Herald-Leader Editorial

Hotel/museum good investment; downtown project to repay funds

Downtown project to repay funds

October 5, 2012 

Lexington has been waiting more than four years for a big, transformational project downtown — ever since a local developer was allowed to knock down an historic city block and build nothing but bitterness in its place.

Now Lexington is on the brink of a big, transformational project that, instead of destroying the city's history, will build on it.

The proposed $36.5 million renovation of the historic First National Building into a 21C Museum Hotel is a coup.

Last week the 100-year-old "skyscraper" on West Main Street became the property of 21C Museum Hotels, a Louisville-based enterprise that plans to create an 80-room hotel with restaurant, bar, meeting rooms and a contemporary art museum.

The project is expected to create 150 permanent jobs.

As anyone who has been to the 21C Museum Hotel in Louisville can attest, this won't be just a hotel but a unique destination.

Created by Brown-Forman heiress Laura Lee Brown and her husband Steve Wilson, 21C Museum Hotels are also being built in Cincinnati and Bentonville, Ark., where the art-themed hotel will complement the $150 million Crystal Bridges Museum of American Art.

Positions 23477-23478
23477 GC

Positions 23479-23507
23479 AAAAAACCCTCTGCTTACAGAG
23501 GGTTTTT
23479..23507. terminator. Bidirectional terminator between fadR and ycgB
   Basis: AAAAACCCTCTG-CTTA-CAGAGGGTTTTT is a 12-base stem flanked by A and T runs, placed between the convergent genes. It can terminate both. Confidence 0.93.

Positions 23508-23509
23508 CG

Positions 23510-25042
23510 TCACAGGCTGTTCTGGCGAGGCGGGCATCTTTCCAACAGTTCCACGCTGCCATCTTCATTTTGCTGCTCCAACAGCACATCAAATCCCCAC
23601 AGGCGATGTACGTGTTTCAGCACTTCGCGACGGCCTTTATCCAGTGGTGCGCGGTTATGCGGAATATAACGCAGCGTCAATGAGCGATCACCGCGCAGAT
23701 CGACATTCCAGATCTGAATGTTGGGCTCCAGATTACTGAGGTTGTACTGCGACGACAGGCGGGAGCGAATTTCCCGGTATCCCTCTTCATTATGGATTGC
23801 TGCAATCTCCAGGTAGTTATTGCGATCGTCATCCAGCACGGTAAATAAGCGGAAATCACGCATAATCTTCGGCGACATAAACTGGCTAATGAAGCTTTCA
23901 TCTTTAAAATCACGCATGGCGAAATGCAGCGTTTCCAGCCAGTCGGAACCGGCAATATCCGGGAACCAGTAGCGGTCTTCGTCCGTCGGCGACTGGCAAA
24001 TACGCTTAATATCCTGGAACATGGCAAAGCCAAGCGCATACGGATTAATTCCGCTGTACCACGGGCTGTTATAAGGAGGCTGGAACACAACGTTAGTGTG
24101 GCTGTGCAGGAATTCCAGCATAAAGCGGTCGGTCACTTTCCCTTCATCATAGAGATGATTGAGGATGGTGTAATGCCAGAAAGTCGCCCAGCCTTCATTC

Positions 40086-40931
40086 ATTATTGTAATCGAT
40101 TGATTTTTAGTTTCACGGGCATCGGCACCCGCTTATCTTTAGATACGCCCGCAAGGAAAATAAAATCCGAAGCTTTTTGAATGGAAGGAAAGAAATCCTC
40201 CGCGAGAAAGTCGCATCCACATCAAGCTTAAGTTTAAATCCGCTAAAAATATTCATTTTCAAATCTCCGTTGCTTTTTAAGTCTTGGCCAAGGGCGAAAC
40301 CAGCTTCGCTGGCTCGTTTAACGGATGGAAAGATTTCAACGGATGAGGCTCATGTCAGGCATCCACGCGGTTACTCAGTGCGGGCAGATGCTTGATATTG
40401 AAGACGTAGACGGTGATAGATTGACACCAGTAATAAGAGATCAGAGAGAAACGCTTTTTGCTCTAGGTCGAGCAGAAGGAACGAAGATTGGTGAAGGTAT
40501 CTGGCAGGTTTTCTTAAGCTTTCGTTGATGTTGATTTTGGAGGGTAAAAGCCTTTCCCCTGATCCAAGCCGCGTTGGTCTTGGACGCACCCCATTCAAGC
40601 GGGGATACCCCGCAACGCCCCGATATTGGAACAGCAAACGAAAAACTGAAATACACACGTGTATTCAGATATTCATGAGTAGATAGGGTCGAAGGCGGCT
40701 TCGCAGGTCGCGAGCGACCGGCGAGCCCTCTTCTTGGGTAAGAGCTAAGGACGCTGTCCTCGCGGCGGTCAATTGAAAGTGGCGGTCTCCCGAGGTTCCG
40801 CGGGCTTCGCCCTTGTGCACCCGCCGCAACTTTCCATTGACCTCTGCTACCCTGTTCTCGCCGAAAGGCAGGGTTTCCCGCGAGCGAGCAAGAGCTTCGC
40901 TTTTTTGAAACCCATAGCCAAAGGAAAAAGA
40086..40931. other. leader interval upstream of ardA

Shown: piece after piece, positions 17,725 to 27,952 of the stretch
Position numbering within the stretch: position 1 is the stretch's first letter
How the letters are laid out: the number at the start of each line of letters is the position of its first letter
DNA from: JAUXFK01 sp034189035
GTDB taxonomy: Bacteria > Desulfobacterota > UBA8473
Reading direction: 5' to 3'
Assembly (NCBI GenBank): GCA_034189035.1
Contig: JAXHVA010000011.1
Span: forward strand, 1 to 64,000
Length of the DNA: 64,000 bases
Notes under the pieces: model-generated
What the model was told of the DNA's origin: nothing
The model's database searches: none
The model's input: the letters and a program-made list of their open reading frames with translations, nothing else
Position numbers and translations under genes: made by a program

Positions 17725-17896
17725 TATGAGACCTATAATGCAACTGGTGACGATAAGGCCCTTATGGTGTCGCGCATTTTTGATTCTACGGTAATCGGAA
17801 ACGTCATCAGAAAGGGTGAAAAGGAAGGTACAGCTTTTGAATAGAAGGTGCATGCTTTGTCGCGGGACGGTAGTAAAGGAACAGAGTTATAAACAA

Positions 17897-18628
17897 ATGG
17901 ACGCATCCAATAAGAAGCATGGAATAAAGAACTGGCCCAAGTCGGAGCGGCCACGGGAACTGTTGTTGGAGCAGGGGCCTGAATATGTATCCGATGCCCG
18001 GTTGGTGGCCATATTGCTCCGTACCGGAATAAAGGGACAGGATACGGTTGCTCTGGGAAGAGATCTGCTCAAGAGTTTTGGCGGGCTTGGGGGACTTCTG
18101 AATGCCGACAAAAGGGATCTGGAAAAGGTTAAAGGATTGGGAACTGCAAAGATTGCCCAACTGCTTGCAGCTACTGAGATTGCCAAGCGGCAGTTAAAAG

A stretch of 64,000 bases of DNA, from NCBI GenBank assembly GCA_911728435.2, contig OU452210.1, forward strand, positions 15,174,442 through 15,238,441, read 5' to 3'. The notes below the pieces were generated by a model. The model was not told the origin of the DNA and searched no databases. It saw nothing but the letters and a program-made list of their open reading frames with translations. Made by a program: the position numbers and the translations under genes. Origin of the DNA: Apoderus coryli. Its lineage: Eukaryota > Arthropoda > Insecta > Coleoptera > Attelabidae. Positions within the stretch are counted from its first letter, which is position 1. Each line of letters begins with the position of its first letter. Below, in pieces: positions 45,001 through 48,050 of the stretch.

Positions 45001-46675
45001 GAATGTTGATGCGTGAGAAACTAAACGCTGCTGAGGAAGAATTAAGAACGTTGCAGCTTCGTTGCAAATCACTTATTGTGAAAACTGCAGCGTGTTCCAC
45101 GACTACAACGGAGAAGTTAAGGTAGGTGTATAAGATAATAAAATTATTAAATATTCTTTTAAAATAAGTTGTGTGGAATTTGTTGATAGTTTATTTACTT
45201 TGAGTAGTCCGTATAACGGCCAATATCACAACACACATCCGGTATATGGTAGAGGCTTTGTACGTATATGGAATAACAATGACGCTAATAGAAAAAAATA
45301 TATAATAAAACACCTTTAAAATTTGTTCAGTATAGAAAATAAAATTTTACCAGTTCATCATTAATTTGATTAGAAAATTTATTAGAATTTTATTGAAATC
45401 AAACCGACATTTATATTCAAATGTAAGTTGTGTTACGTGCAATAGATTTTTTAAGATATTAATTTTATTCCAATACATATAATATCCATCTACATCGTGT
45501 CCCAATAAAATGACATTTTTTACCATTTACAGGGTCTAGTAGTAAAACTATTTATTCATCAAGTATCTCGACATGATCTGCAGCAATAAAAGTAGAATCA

To complete the deal, Lexington is being asked to provide a $1 million no-interest loan, sponsor the project's application for a $6 million Housing and Urban Development-backed loan and create a tax increment financing district.

The administration wants to tap $1 million that was salvaged from a city-sponsored federal loan that went into the failed Festival Market.

Under the terms of the proposed agreement, 21C would repay the $1 million in a lump sum in 10 years.

This sounds like a pretty good deal, considering that Cincinnati has agreed to give 21C a grant of more than $2 million for its $57.8 million project there.

The realization that the city had $1 million in an account for downtown projects has inspired a bevy of ideas and requests, such as renovating the old courthouse and updating the Kentucky Theatre.

All of these projects are worthy, but none come close to providing the economic payback to Lexington of a 21C.

Also, with 21C, the city would have $1 million in 10 years to invest in new projects.

It's been a long wait, but, at last, downtown has a project that everyone should enthusiastically support.

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